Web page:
Tuesday, February 07, 2006

Hard Intangibles

Imagine a square drawn on a plane surface; now imagine a cube, which is a square in three dimensions. How many edges does the square have? The cube? Now imagine a hypercube, a square in four dimensions – how many edges does it have?

Answering the first two questions is easy, since we can visualize squares and cubes; answering the third is harder, since we can’t imagine four dimensions. Of course, calculating the number of edges for an n-dimensional hypercube is trivial if you know a little maths (it’s n.2^(n-1)).

I divide hard problems into two categories: those that are hard for human intuition to handle (called human-hard problems) and those that are hard for reasons intrinsic to the problem (called plain ol’ hard problems). Figuring the number of edges for an n-dimensional hypercube is human-hard for n bigger than 3, but isn’t plain ol’ hard.

Human-hard Problems

I define human-hard problems as ones that we find hard to solve by intuition (which is partly innate and partly learned).

The entire field of behavioral economics is devoted to ways in which people are not “rational agents” in economic terms. We find it hard to come up with solutions which seem obvious technical perspective of classical economics. Here’s an example from Mullainathan & Thaler’s entry on Behavioral Economics for the International Encyclopedia of the Social and Behavioral Sciences:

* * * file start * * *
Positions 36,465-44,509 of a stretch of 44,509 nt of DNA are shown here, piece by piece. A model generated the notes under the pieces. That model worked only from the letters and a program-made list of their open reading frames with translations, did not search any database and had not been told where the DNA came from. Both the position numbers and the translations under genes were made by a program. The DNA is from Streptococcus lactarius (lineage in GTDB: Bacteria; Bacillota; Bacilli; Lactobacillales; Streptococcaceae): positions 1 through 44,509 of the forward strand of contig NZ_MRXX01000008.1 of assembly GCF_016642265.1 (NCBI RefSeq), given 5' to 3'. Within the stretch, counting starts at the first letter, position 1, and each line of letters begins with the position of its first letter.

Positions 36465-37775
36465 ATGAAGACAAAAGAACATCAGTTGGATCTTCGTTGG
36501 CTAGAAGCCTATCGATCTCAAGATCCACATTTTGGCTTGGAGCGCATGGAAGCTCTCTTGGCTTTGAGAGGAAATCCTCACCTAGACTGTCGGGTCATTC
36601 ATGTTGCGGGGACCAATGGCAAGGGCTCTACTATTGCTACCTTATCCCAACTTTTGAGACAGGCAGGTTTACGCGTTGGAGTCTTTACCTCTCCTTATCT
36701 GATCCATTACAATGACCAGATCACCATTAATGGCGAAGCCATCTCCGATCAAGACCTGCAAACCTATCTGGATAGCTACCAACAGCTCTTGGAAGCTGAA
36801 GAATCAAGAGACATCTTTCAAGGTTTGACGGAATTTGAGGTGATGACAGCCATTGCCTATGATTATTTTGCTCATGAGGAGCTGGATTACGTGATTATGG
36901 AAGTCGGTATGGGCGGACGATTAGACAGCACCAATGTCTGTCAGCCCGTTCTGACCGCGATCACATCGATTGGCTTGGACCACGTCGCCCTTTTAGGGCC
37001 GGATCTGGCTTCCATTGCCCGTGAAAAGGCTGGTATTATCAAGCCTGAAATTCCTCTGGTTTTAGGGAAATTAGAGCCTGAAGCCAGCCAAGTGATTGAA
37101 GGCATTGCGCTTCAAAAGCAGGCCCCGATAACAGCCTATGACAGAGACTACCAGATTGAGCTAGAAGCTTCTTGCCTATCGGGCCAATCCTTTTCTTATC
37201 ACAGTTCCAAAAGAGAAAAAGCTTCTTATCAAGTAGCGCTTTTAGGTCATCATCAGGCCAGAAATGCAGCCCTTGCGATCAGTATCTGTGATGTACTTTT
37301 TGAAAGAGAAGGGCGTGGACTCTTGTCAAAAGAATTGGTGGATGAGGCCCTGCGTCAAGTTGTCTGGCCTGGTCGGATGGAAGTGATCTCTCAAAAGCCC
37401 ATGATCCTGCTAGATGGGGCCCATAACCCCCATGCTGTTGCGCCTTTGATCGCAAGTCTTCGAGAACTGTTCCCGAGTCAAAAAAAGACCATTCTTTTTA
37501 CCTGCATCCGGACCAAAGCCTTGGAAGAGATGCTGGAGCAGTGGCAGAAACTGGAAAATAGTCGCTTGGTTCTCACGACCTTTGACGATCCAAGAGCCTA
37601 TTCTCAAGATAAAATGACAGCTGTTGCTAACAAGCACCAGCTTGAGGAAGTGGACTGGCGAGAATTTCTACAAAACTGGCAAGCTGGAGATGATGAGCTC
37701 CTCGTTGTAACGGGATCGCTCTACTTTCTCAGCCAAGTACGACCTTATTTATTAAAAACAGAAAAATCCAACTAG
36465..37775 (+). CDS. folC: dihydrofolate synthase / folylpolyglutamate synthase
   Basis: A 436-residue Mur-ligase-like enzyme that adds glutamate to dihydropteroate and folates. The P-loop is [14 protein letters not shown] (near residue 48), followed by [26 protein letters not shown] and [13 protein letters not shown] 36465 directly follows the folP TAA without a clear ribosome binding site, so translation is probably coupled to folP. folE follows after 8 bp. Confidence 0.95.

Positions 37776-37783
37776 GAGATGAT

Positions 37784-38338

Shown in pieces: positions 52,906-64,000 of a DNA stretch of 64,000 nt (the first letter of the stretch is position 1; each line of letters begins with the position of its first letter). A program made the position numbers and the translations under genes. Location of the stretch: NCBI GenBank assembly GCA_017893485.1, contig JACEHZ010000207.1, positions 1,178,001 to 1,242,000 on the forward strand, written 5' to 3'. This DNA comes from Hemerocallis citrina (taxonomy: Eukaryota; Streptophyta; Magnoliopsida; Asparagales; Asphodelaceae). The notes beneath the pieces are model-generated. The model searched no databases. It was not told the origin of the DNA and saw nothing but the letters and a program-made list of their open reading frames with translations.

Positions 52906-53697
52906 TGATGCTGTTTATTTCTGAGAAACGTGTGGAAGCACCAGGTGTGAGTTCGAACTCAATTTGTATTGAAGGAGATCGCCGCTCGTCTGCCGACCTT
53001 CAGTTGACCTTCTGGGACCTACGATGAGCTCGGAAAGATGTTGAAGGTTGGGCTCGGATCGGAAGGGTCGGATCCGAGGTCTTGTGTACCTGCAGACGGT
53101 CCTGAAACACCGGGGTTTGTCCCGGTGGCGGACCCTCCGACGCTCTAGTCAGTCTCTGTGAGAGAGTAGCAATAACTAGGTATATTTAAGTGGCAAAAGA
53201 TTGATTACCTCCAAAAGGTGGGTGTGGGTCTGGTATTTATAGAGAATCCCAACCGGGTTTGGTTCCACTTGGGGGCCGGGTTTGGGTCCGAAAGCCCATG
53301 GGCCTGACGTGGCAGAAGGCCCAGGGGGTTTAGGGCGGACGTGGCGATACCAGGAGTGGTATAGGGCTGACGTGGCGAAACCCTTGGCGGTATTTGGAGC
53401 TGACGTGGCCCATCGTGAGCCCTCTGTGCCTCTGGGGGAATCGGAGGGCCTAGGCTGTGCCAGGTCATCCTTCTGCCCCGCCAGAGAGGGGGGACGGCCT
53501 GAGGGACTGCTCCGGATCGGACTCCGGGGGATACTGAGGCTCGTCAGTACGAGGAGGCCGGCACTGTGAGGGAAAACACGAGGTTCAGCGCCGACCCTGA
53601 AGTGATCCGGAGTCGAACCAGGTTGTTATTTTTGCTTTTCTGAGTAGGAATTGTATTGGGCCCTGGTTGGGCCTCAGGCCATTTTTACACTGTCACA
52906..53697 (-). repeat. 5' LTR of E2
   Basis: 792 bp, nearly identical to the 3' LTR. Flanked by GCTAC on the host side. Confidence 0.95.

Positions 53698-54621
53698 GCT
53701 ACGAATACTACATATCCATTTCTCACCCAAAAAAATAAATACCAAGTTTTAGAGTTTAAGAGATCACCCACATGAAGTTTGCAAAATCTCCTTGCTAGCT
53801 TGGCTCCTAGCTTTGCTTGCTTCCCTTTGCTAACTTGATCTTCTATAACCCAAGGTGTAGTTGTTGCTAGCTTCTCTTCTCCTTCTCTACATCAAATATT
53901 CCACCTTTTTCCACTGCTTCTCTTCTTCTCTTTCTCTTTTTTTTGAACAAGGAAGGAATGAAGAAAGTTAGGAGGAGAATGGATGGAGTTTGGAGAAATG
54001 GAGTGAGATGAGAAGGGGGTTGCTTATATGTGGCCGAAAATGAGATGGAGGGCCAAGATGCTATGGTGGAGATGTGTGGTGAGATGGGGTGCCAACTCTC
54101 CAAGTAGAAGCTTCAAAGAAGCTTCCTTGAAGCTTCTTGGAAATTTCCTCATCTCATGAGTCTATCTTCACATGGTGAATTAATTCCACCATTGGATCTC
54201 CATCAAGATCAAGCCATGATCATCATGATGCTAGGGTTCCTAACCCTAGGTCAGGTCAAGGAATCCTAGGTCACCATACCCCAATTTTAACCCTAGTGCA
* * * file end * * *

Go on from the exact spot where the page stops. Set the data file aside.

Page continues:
An example involving loss aversion and mental accounting is Camerer et al’s (1997) study of New York City taxi cab drivers. These cab drivers pay a fixed fee to rent their cabs for twelve hours and then keep all their revenues. They must decide how long to drive each day. A maximizing strategy is to work longer hours on good days (days with high earnings per hour such as rainy days or days with a big convention in town) and to quit early on bad days. However, suppose cabbies set a target earnings level for each day, and treat shortfalls relative to that target as a loss. Then, they will end up quitting early on good days and working longer on bad days, precisely the opposite of the rational strategy. This is exactly what Camerer et al find in their empirical work.

This mismatch between the behavior of humans and the mythical Homo economicus wouldn’t matter if economics were only a model. However, society has used the models of classical economics to create artifacts like financial markets and lotteries where the mathematics, not human experience, is the defining principle. Human biases like anchoring, risk aversion, confirmation bias, false consensus effect, the illusion of control have real-world consequences in such worlds. Acting rationally in places premised on classical economics is human-hard.

To take another example of human-hard problems, Kurzweil has argued eloquently (and, in this case, persuasively) that we are unable to grasp the implications of exponential growth because our intuitions lead us to linear extrapolations of technological progress.

Humans also struggle to deal with very small and very large numbers, from grasping the relative sizes of atoms and nuclei, to reasoning about the budget deficit. Dealing with such numbers is not a “plain ol’ hard” problem; we have mathematical notation and tools for dealing with them trivially. However, the problem arises when we try to reason about their meaning using metaphors and concepts operating at human scale.